My father was always sad that he had this fantastic chance to make a new life and it didn't work out, as my dad wanted to emigrate after the end of WW2 but didn't get the opportunity. Unfortunately the whole experience of being so far from home was making my brother ill, he looked like an anorexic when he returned.

I am very grateful to have had this opportunity to come and live in Switzerland in my 50s, if anyone had said to me 10 years ago I'd be living here I would have thought they were daft. It wasn't an easy transition at first due to a long term issue I have with a house we own back in Scotland, but I've eventually learned to go with the flow and just enjoy things.
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  #27  
Old 29.02.2020, 19:05
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Re: Leaving Switzerland for Netherlands, Norway or Denmark

This kind of questions have no real answer as we have all a different point of view, attitude, weath etc, and in my opinion it does not make sense to influence somebody's else opinion for such matters.
If you are curious, you should try regardless of the opinions.

I lived in the NL (2y in The Hague and 2y in the surrounding of Amsterdam) in Italy (30 years in serveral cities in the north ) and 2y in Krakow (PL)
My preference goes to The Hague.
I am Italian and I really enjoyed living there. It has all I needed. The sea, the city, the nature in the countryside , clean air and herrings

The job market for my sector (telecoms) was very chaotic in my opinion. Companies(telcos) there are very dynamic. I had 3 different managers in 2 years, continuous re-organizations, and I met for the first time people that had to stay home because of burnout in both companies (they were both employees, one of them was Dutch ). Many emplloyees were always worried about this instability.

I didn't like the traffic there, especially in the A4 , always congested. Luckily I did not have to use it often.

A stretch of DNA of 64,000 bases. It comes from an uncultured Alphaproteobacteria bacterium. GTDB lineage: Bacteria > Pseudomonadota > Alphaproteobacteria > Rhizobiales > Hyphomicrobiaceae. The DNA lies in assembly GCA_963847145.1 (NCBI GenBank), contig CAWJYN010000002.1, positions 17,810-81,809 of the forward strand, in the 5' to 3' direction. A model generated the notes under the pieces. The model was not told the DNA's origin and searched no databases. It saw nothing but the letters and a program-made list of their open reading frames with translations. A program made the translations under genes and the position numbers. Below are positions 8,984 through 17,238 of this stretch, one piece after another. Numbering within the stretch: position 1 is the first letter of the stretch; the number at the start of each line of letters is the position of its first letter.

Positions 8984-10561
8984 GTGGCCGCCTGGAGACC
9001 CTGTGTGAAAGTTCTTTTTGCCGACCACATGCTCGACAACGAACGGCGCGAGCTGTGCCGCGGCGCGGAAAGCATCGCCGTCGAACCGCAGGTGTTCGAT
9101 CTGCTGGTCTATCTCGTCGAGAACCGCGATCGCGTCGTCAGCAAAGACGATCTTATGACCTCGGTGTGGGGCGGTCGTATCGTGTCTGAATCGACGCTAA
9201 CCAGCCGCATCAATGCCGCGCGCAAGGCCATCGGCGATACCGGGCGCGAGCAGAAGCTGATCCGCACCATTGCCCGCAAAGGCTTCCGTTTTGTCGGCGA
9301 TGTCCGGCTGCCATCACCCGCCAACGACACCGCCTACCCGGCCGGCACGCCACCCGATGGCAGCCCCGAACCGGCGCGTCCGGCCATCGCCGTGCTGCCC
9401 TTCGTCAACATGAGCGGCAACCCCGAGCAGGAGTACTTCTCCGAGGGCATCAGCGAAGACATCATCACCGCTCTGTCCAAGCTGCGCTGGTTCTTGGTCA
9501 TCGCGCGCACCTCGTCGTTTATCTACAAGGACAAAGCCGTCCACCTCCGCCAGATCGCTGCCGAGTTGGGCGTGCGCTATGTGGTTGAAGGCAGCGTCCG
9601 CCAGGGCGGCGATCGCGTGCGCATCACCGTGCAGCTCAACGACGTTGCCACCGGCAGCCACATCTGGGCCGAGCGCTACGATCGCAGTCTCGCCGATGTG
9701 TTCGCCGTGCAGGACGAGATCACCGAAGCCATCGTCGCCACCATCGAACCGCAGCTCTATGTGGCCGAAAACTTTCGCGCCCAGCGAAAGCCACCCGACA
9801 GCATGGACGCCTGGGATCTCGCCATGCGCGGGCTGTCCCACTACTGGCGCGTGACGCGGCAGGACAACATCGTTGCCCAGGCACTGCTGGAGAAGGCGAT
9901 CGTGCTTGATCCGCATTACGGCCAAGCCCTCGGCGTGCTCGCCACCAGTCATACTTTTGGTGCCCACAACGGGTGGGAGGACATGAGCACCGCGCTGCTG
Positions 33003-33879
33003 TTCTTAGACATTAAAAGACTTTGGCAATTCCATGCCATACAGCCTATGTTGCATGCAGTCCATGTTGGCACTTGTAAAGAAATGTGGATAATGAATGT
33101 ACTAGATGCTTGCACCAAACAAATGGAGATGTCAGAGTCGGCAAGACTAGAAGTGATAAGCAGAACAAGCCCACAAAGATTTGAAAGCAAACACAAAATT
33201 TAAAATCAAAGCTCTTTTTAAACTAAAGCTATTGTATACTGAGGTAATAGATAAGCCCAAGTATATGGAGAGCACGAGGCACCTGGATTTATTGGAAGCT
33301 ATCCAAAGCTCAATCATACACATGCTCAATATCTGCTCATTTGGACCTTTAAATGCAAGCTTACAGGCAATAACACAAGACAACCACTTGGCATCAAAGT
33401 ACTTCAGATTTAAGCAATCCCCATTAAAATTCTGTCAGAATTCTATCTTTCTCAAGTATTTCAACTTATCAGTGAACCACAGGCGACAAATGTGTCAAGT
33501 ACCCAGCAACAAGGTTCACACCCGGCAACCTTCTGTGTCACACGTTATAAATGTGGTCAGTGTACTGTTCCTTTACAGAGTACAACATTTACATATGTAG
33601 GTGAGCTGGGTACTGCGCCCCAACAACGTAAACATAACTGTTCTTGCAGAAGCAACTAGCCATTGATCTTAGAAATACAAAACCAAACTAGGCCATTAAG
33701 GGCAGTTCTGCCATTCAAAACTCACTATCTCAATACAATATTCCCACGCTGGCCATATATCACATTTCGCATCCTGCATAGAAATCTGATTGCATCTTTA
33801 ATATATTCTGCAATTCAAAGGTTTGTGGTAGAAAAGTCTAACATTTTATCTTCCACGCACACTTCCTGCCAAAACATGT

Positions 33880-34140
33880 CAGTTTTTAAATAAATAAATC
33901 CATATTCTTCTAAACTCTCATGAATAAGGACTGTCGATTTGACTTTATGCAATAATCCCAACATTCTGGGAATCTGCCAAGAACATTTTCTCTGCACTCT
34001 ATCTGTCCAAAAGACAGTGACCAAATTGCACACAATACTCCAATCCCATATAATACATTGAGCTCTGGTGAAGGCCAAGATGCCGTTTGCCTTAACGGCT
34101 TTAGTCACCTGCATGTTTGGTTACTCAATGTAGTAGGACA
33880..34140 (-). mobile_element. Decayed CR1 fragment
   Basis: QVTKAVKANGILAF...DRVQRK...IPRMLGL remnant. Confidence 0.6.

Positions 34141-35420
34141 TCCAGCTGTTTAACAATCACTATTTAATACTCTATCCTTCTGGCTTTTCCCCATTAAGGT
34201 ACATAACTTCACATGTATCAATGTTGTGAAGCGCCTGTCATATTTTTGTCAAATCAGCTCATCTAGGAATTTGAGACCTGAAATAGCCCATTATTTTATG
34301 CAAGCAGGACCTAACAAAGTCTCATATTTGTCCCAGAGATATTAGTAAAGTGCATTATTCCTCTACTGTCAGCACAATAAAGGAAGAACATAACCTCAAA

Several colleagues used to drive between 1h and 1,5h to reach the office.

I also appreciated the fact that they have 1 month notice for both work termination and rental contract termination(there are exceptions of course).

Unfortunately I never managed to find a decent permanent job otherwise I would have stop there.

Last edited by marcofbbr; 29.02.2020 at 19:33.
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  #28  
Old 29.02.2020, 21:25
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Re: Leaving Switzerland for Netherlands, Norway or Denmark

You write:I would like to live in a society which is less capitalistic than Switzerland.... If you'll examine the facts, there are over 20% living on your expense in social housing... in Geneva... check what is Asloca... you won't find it anywhere in the western world and count how many times the roads and the pavements are being paved again and again with no reason, but to pay some contractors with ties... much better and more normal, less corrupted in Amsterdam. don't think twice
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  #29  
Old 01.03.2020, 16:51
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Re: Leaving Switzerland for Netherlands, Norway or Denmark

If you are not happy here, then you should definitely leave.

It makes no sense to stay here, if you are longing for a different type of environment and country.

Every place has its positives and its negatives.

I lived and worked in Amsterdam for four years. I loved it, and have many very fond memories of my time there. I was lucky as my employer paid for my two bedroom apartment on the Herrengracht. Otherwise, I would not have been able to afford it.